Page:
Our previous quarterly commentary suggested that the monetary backdrop for EM equities and other cyclical assets was becoming less favourable.
Emerging Market equities continued to rise strongly into mid-February but gave up most of the gain later in the quarter, underperforming developed markets. Our indicators remain cautionary for the second quarter but there are reasons to expect improvement into the second half of his fiscal year, – any significant market weakness, therefore, could present a buying opportunity. Chinese monetary policy will be key to adopting a more positive view.
Our increased caution last quarter reflected three factors. First, global six-month real narrow money growth – our key leading indicator – had peaked in July 2020, slowing significantly during H2. Allowing for an average 6-7 month lead historically, this suggested that the global manufacturing PMI new orders index would decline after January-February 2021. PMI peaks typically coincide with peak relative performance of cyclical assets, including Emerging Market equities.
Emerging Market underperformance since mid-February is consistent with this story, but the global manufacturing new orders index reached a new recovery high in March. We maintain that the index is peaking and will subside into H2. Variation around the 6-7 month average lead is normal and March strength was due to European components, which often lag the US (stable) and China (weaker). Global six-month real narrow money growth, meanwhile, continued to slow in early 2021 – see chart 1.
In addition to moving lower, real money growth crossed below industrial output growth in late 2020. Historically, global equities underperformed cash on average when the real money / output growth gap was negative.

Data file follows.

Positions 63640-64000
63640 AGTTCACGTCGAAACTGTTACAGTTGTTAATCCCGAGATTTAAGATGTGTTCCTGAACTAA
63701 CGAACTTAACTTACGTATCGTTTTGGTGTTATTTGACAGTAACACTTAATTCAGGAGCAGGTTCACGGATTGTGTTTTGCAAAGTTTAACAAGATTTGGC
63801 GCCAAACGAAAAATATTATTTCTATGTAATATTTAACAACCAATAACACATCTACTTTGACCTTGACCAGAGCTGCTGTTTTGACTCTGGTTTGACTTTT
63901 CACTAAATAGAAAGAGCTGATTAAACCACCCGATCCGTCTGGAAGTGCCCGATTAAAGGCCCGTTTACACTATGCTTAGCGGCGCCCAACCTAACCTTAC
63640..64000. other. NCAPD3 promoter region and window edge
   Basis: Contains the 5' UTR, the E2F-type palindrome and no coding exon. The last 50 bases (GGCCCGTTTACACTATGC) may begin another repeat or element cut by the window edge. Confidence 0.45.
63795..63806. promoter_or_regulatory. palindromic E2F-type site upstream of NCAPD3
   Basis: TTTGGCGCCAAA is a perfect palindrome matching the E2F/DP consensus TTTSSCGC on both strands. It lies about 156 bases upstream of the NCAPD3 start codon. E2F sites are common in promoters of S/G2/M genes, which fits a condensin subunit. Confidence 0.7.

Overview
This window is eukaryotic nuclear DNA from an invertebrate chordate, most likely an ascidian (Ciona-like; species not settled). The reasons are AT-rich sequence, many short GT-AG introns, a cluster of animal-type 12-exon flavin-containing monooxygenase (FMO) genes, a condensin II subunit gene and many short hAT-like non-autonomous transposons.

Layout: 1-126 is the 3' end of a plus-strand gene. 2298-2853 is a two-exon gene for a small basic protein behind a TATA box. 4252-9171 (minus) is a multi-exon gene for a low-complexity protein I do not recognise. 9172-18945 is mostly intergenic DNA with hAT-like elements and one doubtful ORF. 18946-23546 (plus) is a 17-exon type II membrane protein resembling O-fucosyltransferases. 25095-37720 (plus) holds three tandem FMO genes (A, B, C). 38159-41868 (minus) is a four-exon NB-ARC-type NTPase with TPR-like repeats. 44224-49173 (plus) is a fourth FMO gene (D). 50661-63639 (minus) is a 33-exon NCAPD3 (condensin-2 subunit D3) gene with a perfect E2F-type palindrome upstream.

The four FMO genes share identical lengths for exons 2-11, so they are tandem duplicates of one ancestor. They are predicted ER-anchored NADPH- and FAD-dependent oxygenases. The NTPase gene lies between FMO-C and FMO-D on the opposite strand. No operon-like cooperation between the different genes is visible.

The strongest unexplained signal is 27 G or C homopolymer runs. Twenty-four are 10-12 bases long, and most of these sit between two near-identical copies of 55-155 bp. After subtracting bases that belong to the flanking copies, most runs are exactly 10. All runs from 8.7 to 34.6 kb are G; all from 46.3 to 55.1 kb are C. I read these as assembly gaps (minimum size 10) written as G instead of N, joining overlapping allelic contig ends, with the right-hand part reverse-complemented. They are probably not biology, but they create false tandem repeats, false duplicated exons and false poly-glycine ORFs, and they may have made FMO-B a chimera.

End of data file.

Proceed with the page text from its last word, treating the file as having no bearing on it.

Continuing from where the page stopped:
Our second concern was that Chinese monetary policy had become over restrictive from mid-2020. Relatively weak and falling six-month money growth in H1 suggested that the Chinese economy and equities would disappoint in 2021 unless the PBoC changed course. Instead, policy remained on hold in Q1 and money / credit growth softened further – chart 2.
A third worry was that US dollar sentiment and positioning had become excessively negative at a time when relative money trends were becoming more supportive (i.e. US money growth was slowing relative to elsewhere). This suggested scope for a dollar rally, with negative implications for Emerging Markets.
These reasons for concern remain in place, warranting retaining a cautious strategy for Q2, in our view. We are, however, inclined to think that our assessment will improve in H2, implying that any significant near-term market weakness could present an opportunity to add exposure.
Global money trends are key. Six-month real narrow money growth, as noted, fell further into February but there are reasons for expecting a subsequent recovery: base effects are turning more favourable and disbursement of fiscal stimulus should boost US money numbers. A revival in real money growth from March would suggest stronger global manufacturing PMI new orders from September-October.